FCCS is intended as a replacement to Oracle’s Hyperion Financial Management (HFM) on-premises software. Rather than doing a direct port from HFM, Oracle built FCCS from the ground up, using Essbase as the back-end database. Essbase is the same database leveraged by EPBCS and PBCS. In terms of core functionality, FCCS is on par with HFM; however, FCCS is more rigid so it does not offer the same level of flexibility in terms of the customization of the application. At first, this may seem like a setback, but it has great benefits. It essentially guides companies into using best practices and standardization of the application setup. This doesn’t mean that you are boxed in – customization of rules and calculations are still a viable concept. Execution will just differ from what an HFM native is used to.
One great feature FCCS has that HFM does not is Supplemental Data Manager. Supplemental Data Manager facilitates the integration of data from sources other than financial systems. These sources tend to be unstructured such as SEC footnote disclosures and tax schedule forms. Collecting and consolidating this data can be a time-consuming process without the centralized hub that Supplemental Data Manager provides.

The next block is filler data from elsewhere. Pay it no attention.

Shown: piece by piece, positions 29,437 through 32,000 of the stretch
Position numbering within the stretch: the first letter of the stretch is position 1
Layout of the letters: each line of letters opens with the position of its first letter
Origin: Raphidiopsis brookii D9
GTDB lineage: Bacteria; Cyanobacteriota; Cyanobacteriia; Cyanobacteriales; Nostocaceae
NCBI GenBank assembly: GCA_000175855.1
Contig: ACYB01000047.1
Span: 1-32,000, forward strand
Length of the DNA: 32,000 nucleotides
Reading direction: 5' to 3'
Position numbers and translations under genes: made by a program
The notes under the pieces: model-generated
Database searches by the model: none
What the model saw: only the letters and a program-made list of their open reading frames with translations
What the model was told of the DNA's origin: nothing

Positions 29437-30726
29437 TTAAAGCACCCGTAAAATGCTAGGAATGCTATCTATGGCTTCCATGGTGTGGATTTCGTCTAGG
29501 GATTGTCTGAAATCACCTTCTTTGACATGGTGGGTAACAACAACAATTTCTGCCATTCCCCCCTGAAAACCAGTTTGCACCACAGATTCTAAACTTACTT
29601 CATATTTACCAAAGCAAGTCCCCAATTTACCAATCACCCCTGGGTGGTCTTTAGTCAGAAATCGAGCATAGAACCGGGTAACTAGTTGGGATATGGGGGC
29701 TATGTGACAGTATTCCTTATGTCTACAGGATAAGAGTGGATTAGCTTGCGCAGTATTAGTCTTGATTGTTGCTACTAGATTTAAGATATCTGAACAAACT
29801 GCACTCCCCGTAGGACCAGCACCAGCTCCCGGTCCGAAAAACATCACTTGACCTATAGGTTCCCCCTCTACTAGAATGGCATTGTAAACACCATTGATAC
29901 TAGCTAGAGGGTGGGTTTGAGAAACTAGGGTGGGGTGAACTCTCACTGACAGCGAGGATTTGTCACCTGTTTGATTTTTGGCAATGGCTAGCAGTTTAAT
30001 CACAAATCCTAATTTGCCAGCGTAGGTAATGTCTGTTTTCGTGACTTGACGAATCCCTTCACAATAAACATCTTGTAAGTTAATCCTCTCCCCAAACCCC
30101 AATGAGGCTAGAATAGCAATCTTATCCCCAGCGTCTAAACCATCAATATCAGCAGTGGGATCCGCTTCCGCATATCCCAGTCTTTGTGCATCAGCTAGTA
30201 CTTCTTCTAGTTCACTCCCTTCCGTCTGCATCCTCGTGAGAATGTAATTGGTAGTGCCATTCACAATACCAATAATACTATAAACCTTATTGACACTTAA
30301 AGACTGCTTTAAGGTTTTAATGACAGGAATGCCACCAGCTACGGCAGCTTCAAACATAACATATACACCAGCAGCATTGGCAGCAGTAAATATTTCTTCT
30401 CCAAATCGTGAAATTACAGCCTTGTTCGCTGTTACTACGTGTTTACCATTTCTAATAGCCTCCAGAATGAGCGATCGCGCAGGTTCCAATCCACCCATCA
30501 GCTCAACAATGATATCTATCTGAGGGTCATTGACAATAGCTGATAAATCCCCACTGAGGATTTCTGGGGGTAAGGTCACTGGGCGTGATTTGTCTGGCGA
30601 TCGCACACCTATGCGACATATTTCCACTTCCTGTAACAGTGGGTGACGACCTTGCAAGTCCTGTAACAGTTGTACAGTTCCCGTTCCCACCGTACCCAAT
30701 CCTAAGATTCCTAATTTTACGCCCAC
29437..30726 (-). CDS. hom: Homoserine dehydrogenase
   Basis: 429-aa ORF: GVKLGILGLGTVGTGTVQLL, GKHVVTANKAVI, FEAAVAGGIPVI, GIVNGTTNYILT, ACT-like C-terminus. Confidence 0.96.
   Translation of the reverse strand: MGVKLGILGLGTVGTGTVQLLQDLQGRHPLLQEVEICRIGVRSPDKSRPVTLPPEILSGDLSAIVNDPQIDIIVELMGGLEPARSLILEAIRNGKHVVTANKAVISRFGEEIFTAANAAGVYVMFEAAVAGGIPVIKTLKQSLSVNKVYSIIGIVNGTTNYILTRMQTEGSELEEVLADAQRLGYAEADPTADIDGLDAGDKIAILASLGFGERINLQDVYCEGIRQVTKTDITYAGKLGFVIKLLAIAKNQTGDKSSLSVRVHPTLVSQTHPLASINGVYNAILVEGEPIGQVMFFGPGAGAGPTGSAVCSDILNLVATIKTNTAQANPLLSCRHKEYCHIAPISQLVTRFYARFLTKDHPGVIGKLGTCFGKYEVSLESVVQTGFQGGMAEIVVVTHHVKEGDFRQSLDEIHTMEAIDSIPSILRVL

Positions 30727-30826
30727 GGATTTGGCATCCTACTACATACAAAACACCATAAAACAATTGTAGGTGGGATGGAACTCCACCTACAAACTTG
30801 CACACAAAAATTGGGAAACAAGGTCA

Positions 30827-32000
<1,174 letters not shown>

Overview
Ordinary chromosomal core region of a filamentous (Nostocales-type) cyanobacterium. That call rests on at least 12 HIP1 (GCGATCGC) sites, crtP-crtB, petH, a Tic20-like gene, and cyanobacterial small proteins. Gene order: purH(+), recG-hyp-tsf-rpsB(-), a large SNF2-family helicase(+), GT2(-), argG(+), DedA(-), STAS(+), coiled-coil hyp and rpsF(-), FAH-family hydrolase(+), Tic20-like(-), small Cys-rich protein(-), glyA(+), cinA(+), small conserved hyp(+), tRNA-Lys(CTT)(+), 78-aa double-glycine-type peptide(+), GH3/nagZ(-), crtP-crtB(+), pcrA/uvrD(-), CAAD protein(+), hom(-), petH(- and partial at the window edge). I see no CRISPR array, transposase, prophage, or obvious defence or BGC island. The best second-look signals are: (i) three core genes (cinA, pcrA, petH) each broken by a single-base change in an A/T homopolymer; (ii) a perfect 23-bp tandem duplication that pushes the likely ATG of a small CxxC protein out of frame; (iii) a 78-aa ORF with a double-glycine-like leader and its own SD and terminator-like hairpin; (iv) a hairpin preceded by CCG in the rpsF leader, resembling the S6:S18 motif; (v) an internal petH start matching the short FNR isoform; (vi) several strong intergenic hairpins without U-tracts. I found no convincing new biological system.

A growing number of businesses are opting for a hybrid cloud deployment. This setup uses a mix of public cloud, private cloud, and on-premises services, as best fits the needs of the individual business.
Read This Next
When considering your cloud roadmap, remember to also consider your Oracle support timelines. Sound like a concept you can get behind? Datavail has all the answers in our white paper.
Subscribe to Our Blog
Never miss a post! Stay up to date with the latest database, application and analytics tips and news. Delivered in a handy bi-weekly update straight to your inbox. You can unsubscribe at any time.
EPM applications help measure the business performance. This post will help you choose the best EPM solutions for your organization’s needs and objectives.
Curious about Oracle’s new Enterprise Data Management Cloud Service? Get the full scoop in Datavail’s latest blog post.